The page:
COVID-19 | May 19, 2021

Family Vaccine FAQs

Q: Is the CG vaccinating dependents?
A.  Yes, the CG has now included dependents in the vaccination plan.  CG dependent family members are key to the readiness of the Active and Reserve force.  CG clinics will vaccinate dependents in communities where there is demand and the vaccine is not readily available from civilian providers , DoD Medical Treatment Facilities, or other sources.  Dependents who request the vaccine from a CG clinic are required to provide proof of dependent status.


Q: How do I find out if my local CG clinic will vaccinate my dependents?
A. Please contact your local CG clinic to determine if they are administering COVID-19 vaccinations to dependents. To find the contact information for local CG clinics, download the Heath, Safety, Work-Life Service Center (HSWL SC) app. For iPhone users: For Android users:

Alternately, you may contact the clinics directly using the list below.

Pfizer sites open to 12 years old and up:


USCG Academy Clinic, New London


USCG Clinic Alameda


USCG Clinic Baltimore


USCG Clinic Base Miami


USCG Clinic Boston


USCG Clinic Cape Cod


USCG Clinic Cape May


USCG Clinic Mobile


USCG Clinic National Capitol Region


USCG Clinic New Orleans


USCG Clinic Petaluma


USCG Clinic Portsmouth


Moderna sites open to 18 years old and up:


USCG Clinic Air Station Miami


USCG Clinic Astoria


USCG Clinic Base Miami


USCG Clinic Borinquen


USCG Clinic Clearwater


USCG Clinic Detroit


USCG Clinic Houston/Galveston


USCG Clinic Humboldt Bay


USCG Clinic Jacksonville


USCG Clinic Juneau


USCG Clinic Key West


USCG Clinic Kodiak




USCG Clinic New York


USCG Clinic Port Angeles


USCG Clinic Portsmouth


USCG Clinic San Diego


USCG Clinic San Juan


USCG Clinic Seattle


USCG Clinic Traverse City



Q. Will TRICARE beneficiaries, including military retirees, have access to the vaccine?
A. Yes. TRICARE beneficiaries empaneled at a DoD Military Treatment Facility (MTF) are eligible to receive the vaccine at a DoD MTF. TRICARE beneficiaries who receive care at DoD MTFs on a space-available basis can alternately receive vaccine through the local civilian medical providers. Coast Guard clinics will not be directly vaccinating dependents, so Coast Guard dependents have the options of getting vaccinated through their TRICARE physician, civilian pharmacy, or DoD MTF.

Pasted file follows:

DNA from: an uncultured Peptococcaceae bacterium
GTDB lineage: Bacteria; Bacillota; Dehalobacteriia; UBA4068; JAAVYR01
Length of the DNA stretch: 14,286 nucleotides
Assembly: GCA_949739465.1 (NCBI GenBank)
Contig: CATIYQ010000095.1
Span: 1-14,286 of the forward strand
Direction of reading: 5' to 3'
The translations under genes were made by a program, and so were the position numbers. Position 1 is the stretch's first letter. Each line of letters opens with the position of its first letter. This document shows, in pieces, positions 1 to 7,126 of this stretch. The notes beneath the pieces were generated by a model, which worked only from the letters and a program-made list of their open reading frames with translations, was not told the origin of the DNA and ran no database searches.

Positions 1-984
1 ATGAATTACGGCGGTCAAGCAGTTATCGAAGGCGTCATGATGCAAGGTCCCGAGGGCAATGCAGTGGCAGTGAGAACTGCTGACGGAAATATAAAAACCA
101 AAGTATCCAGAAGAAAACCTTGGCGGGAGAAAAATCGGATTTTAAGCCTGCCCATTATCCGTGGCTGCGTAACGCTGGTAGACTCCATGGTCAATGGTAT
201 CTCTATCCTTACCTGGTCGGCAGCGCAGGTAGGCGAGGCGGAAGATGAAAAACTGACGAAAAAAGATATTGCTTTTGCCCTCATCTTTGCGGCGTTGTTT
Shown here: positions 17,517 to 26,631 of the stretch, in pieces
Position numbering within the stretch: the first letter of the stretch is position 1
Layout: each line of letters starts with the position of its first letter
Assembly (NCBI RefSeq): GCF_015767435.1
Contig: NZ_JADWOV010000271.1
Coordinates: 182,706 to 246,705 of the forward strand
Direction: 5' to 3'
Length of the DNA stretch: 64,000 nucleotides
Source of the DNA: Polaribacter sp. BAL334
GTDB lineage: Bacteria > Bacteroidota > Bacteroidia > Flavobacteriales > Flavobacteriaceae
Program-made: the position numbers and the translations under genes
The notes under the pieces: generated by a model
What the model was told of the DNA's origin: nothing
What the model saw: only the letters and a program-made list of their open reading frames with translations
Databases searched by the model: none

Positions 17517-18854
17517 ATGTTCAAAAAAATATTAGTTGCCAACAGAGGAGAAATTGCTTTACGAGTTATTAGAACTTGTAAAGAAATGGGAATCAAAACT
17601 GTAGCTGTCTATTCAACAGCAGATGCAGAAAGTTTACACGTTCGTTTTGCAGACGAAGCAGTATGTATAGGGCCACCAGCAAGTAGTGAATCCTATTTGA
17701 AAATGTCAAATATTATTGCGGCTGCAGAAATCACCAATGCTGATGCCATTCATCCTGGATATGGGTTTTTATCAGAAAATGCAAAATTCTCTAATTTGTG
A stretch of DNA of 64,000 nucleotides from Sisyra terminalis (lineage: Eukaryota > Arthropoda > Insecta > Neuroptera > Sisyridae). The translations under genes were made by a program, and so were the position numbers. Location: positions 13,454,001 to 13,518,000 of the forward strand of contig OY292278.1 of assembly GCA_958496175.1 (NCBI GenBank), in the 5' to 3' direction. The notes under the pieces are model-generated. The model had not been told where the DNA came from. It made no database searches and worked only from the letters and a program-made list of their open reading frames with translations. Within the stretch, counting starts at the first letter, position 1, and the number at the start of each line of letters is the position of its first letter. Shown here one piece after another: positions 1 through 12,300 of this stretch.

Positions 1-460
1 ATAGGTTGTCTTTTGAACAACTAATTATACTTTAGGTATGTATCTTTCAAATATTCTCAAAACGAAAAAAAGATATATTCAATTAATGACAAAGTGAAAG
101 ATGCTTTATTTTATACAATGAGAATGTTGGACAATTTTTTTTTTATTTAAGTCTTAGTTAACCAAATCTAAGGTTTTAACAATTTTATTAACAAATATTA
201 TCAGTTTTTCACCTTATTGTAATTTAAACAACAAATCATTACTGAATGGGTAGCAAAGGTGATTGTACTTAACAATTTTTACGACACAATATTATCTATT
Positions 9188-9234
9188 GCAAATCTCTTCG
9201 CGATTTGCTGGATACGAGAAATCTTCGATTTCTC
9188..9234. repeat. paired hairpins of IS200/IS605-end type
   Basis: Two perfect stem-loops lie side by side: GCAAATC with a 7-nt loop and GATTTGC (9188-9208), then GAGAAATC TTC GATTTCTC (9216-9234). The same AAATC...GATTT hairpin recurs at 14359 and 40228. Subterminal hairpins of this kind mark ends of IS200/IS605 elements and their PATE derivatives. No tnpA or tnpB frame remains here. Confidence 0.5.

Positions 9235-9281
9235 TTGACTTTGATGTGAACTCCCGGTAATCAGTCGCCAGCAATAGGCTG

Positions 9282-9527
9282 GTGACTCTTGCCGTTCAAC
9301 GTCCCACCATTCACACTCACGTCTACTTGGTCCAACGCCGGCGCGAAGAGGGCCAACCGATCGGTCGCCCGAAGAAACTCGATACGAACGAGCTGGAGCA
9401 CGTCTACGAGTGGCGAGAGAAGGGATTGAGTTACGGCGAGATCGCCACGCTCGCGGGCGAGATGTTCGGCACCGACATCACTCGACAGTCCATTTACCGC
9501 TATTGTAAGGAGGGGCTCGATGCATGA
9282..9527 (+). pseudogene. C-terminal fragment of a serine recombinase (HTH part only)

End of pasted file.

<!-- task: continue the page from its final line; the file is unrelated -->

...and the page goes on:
Q. Are pregnant women who contract COVID-19 at an increased risk for severe illness and death?
A. For over a year, CDC identified pregnant women as a population at increased risk for severe illness and death from COVID-19, due to their naturally heightened inflammatory responses, when compared to non-pregnant peers. Further studies demonstrated pregnant women with symptomatic COVID-19 are at increased risk of adverse pregnancy outcomes, such as preterm birth, compared with pregnant women without COVID-19. In the U.S, over 86,877 pregnant women have contracted COVID-19 and 14,745 (17%) required hospitalization.


Q. Are the vaccines safe for women who are pregnant or breastfeeding?
A. There is no evidence that Moderna, Pfizer-BioNTech, or J&J/Janssen COVID-19 vaccines pose risk during pregnancy, or infertility for animals that received a vaccine prior to becoming pregnant, or during pregnancy, on future ability to conceive.  There is no history of any vaccine causing infertility.  Protection against infection through maternal antibodies passed to infants during pregnancy or through breast-feeding can be conferred from mom to baby.

The Centers for Disease Control and Prevention (CDC) endorses the Pfizer-BioNTech (Pfizer) and Moderna COVID-19 vaccines for use in pregnant and lactating women. The Food and Drug Administration (FDA) protocols for new drug research prevented enrollment of pregnant women during the original Pfizer and Moderna vaccine trials. However, hundreds of women enrolled in those studies during 2020 became pregnant, and birth outcomes were tracked without incident. The American College of Obstetrics and Gynecology and the Society for Maternal and Fetal Medicine advocated for vaccine availability and autonomy for pregnant and lactating women to choose whether to become vaccinated based on personal and community risk factors. To date, over 94,000 women report being pregnant and vaccinated to the CDC.

The J&J/Janssen COVID-19 Vaccine is a viral vector vaccine, meaning it uses a modified version of a different virus (the vector) to deliver important instructions to our cells. Vaccines that use the same viral vector have been given to pregnant people in all trimesters of pregnancy, including in a large-scale Ebola vaccination trial. No adverse pregnancy-related outcomes, including adverse outcomes affecting the infant, were associated with vaccination in these trials. Learn more about how viral vector vaccines work.  Regarding the J&J/Janssen vaccine, the known and potential benefits outweigh the known and potential risks.  However, women under age 50 should be aware of the rare risk of blood clots associated with low platelet count, and that other COVID-19 vaccine options are available where this risk has not been seen.

On 21 April, 2021, the New England Journal of Medicine published “Preliminary Findings of mRNA Covid-19 Vaccine Safety in Pregnant Persons”, which can be read at the following link:


Q. Should children get the vaccine?
A. As of May 10, 2021, according to The Food and Drug Administration, everyone 12 years of age and older is now eligible to get a COVID-19 vaccination. People 12 years and older can receive the Pfizer vaccine. People 18 years and older can receive the Moderna and Johnson and Johnson (J&J)/Janssen vaccine.

Clinical trials for children younger than 12 are currently underway from both Pfizer and Moderna.  That data could be submitted for FDA review as early as September.